There are generally five types of ACH fraud activity: ACH credit risk, ACH debit risk, ACH operational risk, ACH fraud risk, and ACH systemic risk. These types of ACH fraud activities merely describe how the fraud transpired.
For example, a bank account holder might be the victim of an ACH debit fraud when their ACH transaction was stolen from under them. However, if the transaction is part of an account takeover, then it may be a sign of a larger ACH systemic fraud.
There are specific ACH fraud activities that are also easier to spot. Here some common fraudulent ACH activities:
Other forms of fraud are meant to be deterred by the ACH system in place. For example, ACH credit risk will occur when an ACH file arrives at an RDFI and it is requesting that money is deposited into a bank account. The fraud occurs when the transaction is made but there are not enough funds in the originating bank account to make the transaction.
If the RDFI does not have the holding period in place, the RDFI would have deposited the funds into the receiver’s account before the holding period. Then, the funds would be pulled from the originating bank account and the RDFI loses the money in the transaction.
While a simple procedure, this type of fraud is easily avoided with return codes. NACHA requires that all RDFIs wait at least 48 hours for a return code before processing the transaction.
This processing time can be expedited in same day ACH transactions, so it is up to the RDFI and ODFI to practice Know Your Customer (KYC) rules so that they verify that the bank account owner can be trusted. This ensures that same day ACH transactions are only occurring with long-time banking customers or customers who can absolutely verify their identity.
Since targeted ACH fraud attacks can be so devastating, financial institutions typically set up protective measures to limit unauthorized ACH transactions and identity theft. These are the two most common safety measures that could protect an account from ACH fraud.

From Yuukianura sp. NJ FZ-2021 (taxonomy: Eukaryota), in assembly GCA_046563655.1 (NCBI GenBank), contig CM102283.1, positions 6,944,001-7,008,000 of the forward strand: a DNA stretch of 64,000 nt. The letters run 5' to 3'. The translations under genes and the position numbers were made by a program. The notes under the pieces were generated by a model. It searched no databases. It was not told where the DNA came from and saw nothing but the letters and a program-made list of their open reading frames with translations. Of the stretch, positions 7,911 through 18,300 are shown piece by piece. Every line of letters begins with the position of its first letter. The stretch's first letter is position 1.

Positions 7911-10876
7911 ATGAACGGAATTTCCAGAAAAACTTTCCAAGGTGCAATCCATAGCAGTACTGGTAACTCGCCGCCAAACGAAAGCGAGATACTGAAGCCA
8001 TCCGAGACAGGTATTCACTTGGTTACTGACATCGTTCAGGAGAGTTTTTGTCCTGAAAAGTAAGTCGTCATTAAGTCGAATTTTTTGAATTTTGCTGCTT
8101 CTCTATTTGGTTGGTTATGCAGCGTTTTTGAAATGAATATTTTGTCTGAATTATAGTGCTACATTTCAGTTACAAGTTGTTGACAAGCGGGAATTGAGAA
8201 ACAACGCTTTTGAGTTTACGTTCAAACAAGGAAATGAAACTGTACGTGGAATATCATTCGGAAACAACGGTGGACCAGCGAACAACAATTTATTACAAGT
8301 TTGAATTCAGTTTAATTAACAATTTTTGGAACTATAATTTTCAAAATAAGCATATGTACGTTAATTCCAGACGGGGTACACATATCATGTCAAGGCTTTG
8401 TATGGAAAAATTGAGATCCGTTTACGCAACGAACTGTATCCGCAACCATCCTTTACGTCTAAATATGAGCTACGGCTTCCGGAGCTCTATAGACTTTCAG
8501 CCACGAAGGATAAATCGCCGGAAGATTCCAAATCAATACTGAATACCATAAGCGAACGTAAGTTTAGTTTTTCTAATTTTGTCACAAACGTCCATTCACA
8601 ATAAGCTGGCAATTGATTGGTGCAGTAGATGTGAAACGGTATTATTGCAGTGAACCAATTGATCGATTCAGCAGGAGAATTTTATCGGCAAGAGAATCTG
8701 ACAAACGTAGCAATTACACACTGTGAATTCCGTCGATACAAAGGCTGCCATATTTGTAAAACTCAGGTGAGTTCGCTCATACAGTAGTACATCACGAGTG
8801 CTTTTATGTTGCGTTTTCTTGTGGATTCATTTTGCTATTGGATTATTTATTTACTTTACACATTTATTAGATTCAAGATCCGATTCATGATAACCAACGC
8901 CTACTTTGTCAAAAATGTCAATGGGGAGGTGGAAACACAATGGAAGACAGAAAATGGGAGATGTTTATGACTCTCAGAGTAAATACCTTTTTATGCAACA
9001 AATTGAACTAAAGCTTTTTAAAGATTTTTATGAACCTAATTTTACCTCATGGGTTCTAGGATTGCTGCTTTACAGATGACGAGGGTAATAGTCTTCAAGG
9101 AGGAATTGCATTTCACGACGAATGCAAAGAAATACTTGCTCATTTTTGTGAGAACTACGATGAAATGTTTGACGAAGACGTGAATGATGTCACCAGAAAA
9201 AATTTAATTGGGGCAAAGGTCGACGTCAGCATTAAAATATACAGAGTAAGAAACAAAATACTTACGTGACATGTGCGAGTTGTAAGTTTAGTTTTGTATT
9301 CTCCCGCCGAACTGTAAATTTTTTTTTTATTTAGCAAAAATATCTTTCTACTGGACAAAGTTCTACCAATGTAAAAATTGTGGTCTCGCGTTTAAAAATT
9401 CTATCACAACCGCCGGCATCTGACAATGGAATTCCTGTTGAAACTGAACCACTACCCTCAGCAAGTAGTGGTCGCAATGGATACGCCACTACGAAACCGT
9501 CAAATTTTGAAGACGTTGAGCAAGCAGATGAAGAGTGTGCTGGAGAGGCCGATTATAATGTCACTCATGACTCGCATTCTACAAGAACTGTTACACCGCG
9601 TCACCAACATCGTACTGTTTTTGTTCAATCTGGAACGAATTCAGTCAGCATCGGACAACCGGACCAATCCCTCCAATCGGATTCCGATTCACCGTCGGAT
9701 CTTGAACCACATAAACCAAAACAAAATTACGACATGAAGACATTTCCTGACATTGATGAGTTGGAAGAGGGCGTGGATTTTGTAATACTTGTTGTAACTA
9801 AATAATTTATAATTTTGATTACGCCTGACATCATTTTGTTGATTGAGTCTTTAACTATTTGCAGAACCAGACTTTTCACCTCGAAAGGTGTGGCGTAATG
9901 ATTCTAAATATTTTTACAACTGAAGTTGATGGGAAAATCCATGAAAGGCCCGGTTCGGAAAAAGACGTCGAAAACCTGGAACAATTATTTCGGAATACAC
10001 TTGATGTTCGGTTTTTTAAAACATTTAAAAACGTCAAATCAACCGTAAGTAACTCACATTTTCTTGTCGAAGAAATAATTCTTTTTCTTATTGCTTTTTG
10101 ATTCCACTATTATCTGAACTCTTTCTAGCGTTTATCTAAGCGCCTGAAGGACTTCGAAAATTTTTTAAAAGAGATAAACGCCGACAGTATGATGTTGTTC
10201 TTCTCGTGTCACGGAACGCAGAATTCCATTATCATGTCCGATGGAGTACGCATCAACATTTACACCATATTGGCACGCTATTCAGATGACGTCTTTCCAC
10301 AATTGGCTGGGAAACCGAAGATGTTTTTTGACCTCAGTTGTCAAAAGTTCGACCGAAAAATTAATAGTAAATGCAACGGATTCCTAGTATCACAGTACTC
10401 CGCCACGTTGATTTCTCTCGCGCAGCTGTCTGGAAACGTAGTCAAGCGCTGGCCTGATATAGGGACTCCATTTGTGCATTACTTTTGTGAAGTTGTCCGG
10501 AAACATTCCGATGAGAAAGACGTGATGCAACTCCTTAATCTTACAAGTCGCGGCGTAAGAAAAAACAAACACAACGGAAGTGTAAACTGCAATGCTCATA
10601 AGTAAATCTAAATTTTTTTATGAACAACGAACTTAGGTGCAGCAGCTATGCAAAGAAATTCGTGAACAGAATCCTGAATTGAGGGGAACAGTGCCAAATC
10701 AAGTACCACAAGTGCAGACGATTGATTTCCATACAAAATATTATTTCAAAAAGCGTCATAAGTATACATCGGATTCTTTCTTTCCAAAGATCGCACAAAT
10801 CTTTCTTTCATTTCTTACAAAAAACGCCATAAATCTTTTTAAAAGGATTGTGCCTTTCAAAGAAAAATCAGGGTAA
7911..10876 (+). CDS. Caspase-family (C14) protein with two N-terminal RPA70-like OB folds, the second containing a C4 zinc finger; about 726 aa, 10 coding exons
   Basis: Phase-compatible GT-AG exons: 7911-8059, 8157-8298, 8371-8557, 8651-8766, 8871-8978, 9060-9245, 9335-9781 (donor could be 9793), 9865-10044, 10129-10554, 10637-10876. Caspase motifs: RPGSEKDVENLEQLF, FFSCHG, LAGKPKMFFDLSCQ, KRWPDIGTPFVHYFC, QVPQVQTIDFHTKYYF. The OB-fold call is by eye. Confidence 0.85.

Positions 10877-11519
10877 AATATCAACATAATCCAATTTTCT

Here are other ways to prevent ACH fraud:
To operate as an ODFI or RDFI on the ACH network, the bank must ensure that they are always compliant under NACHA guidelines. Therefore, it is in the best interest of the financial institution to protect customers against all measures of ACH risk.
To protect ACH systems against hacking risk, consider the following:
It is also important that your customers are educated about the best practices to protect against ACH fraud. Customers should be encouraged to:
ACH payments can be made more secure with a secure API, like the Sila ACH API. ACH APIs provide each user with secure account linking, encrypted data sharing, and can offer flexibility in ACH payments through implementation into a digital wallet.
If you suspect that a fraudulent transaction has occurred at your financial institution, it is imperative to fight back and immediately stop the transaction from continuing. ACH fraud settling can be done in-house or through a third party to minimize the losses.